The “founding fathers” weren’t even born when the picturesque Plymouth Pilgrims with their big square buckles and starched white bonnets were depriving the Massachusetts waterways of their tasty eels, and they were dead as dirt by the time Thanksgiving was declared by Honest Abe Lincoln a national (tacitly Christian) holiday in 1863. Nevertheless, their mythical deeds and legendary works — selectively filtered, naturally, since many of these dudes have since been revealed as mere humans, or slave-rapers, or to have embraced deism only perfunctorily and in some cases not at all — have become, like the Pilgrim narrative, a sort of liturgy for today’s White Male Christian-American Orthodoxy. Invoked interchangeably with God by politicians and other meddlers intent on stirring up patriotic obeisance on occasions of enforced national togetherness, and against the perennial threat of enlightened or independent thought, the “founding fathers,” whatever their degree of actual enlightenment might have been, have been re-branded by dudely historians as princely, one-dimensional American patriarchal deities whose commanding stentorian pronouncements echo from their marble crypts: “thou shalt have school prayer, creationism, gun-totin’, and lap dancin’.”

Newsweek’s Jon Meacham, for example, has a Thanksgiving essay devoted to “The Ultimate American Holiday” in which he namechecks all sorts of 18th century Constitution signatories. By way of apologizing to the sane for the theological roots of this supposedly secular holiday, he avers that “history teaches us that religious impulse is intrinsic” (Yeah, just like my lipstick-wearing impulse is intrinsic).

Based on the improbable premise of religious intrinsicalness, Meacham gives beloved patriarchy a little lap dance of his own: Jefferson’s fabled “separation,” he says, is “between church and state, not between religion and politics.” On this wobbly semantic tweak he hangs his argument that even atheist Americans — whom, he notes from somewhere in Dreamland, are magnanimously tolerated by the religious majority — should joyfully embrace the grotesque Thanksgiving consumerist gorge-a-thon as a show of solidarity with their delusional godly countrymen. And because no Thanksgiving essay is complete without suggestions as to what to be thankful for, he opines that we heretics and non-believers “give thanks” (to whom?) for the “freedom” that allows us the golden opportunity to be tolerant of bogus secularism and to eat its turkey, albeit as social and intellectual outcasts who are going to hell, alongside the faithful.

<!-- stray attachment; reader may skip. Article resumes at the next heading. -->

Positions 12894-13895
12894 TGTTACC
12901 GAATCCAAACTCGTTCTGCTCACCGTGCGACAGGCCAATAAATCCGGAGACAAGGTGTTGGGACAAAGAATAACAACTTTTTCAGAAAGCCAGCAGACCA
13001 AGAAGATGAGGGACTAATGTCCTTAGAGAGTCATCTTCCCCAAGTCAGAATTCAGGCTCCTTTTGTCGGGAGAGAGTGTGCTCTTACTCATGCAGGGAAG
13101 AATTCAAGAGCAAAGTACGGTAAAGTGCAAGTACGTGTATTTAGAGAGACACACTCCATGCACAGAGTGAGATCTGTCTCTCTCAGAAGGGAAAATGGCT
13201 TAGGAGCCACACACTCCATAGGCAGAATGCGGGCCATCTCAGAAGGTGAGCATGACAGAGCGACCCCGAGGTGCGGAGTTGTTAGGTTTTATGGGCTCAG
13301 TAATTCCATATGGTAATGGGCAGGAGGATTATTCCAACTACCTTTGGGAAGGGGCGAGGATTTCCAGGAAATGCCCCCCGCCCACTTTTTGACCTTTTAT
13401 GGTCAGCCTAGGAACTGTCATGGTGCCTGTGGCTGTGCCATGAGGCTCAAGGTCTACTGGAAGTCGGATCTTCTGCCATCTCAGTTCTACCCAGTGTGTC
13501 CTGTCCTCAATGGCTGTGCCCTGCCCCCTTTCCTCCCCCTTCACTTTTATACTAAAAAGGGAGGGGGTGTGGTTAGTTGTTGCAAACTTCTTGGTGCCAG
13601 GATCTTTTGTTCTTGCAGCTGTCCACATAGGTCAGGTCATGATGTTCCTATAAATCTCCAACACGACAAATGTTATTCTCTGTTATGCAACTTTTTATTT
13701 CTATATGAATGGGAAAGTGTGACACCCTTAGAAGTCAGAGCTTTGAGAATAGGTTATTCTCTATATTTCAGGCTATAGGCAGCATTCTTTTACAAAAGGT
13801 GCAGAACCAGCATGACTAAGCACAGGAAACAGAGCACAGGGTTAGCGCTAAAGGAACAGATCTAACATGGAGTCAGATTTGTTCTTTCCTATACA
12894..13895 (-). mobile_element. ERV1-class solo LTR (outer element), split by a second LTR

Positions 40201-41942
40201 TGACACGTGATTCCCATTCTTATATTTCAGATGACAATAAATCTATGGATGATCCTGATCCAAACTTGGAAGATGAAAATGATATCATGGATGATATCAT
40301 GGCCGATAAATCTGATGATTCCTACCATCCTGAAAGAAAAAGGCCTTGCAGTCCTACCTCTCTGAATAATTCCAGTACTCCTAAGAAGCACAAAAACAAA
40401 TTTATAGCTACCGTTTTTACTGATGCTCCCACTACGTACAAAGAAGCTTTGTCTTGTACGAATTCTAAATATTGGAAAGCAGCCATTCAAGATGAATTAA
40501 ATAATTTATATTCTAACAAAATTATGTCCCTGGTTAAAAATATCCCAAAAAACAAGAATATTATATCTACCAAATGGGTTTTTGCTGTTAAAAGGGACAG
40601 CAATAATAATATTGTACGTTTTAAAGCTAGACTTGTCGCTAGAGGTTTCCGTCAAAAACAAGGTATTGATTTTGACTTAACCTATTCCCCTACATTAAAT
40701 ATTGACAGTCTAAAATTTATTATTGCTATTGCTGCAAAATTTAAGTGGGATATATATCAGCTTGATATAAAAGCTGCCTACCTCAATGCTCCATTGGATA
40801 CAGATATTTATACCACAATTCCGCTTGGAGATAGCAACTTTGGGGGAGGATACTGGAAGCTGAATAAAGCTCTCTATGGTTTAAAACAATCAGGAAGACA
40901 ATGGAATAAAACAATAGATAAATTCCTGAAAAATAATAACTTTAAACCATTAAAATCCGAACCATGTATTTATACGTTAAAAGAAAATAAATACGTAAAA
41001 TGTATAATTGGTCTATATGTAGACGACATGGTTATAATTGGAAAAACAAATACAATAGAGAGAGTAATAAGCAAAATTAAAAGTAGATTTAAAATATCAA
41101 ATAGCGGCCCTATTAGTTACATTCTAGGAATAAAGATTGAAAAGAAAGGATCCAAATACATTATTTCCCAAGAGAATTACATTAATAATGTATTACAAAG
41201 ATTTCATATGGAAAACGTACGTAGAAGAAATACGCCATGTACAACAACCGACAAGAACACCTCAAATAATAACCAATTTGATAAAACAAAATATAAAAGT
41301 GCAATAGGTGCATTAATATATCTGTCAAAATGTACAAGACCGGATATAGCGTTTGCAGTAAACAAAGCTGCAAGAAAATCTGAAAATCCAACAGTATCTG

Yup, Thanksgiving is the ultimate American holiday, all righty: the ultimate holiday of the same White Male Christian Americanism that brings you, among other things, everlasting foreign war, the sickeningly misguided “quiverfulls”, that poor 9th-grade kid in Utah who was gang-raped by the ‘religious conviction’ of her community’s ‘prophet’, the anti-immigration wall-to-nowhere, the 46.6 million Americans without health insurance (32% of all Hispanics!), and the humanitarian crisis that is the global oppression of women.

_____________________________
* It is not known what becomes of the men; possibly they are abducted en masse by misogynist aliens, during which interim they are injected with mind-control tinctures made from photographs of porn stars in chains.

** These are the same schoolchildren who are taught that God created America, that Columbus discovered America (strange, isn’t it, that God didn’t simply plant the honkys in their American paradise in the first place; He must have really had it in for those heathen Native Americans), and who are called ‘faggots’ by school board presidents for starting Gay-Straight Alliance groups (which the school board presidents call ‘sex clubs’.)

39 comments

4 pings

  1. Edith

    In fourth grade, I did a report on Squanto which included some questioning of whether or not Squanto REALLY wanted to help the colonial godbags or if he had some other motives, because even then, I could not understand why Squanto would want to help these total fuckers when he knew very well what kind of total fuckers these fuckers were.

    My teacher said she had never met a more cynical nine-year-old. She said it sadly, but I took it as a compliment. Blame.

  2. CafeSiren

    As I tell my history students: Tradition is an isolated (and likely fictionalized) piece of the past, combined with whatever someone is trying to sell you.

    This year, for the first time in gods-only-know how long, my mother opted out of cooking a thanksgiving “dinner,” announcing to my father that she wanted to go out for dinner. Her reasoning:

    1. Her live-in mother had died a couple of months earlier;

    2. Two of her children had families of their own, and one (me) lived 600 miles away;

    3. Both she & dad were having weight and cholesterol issues, and she knew that neither of them could resist gorging on the high-fat leftovers.

    I talked to her on the phone yesterday, and she related the general rebellion, which sounded a lot like most of my family had confused the words “mother” and “domestic slave.” I congratulated her, and assured her that the family would get over it.

    I am going to potluck thanksgiving dinner with friends (the family we choose!), the point of which is more about having an excuse to enjoy food & friends than about celebrating a putative tradition. The gay couple is hosting and making the main dishes; I will be bringing a spinach salad with chevre, balsamic-reduction viniagrette, toasted walnuts, and pomegranite seeds. Yum.

  3. CafeSiren

    (And yes, that final paragraph looks pompous and self-congratulatory. Sue me. I’ve just finished a bad relationship with my own personal penis-bearing, for-granted-taking, control freak, so I’m feeling self-satisfied.)

  4. Pony

    Wow a whole Thanksgiving Day worth of blaming, with enough for leftovers.

    But the shopping, no apparently we can’t blame that on anyone but ourselves.
    http://tinyurl.com/spefm

  5. Burrow Klown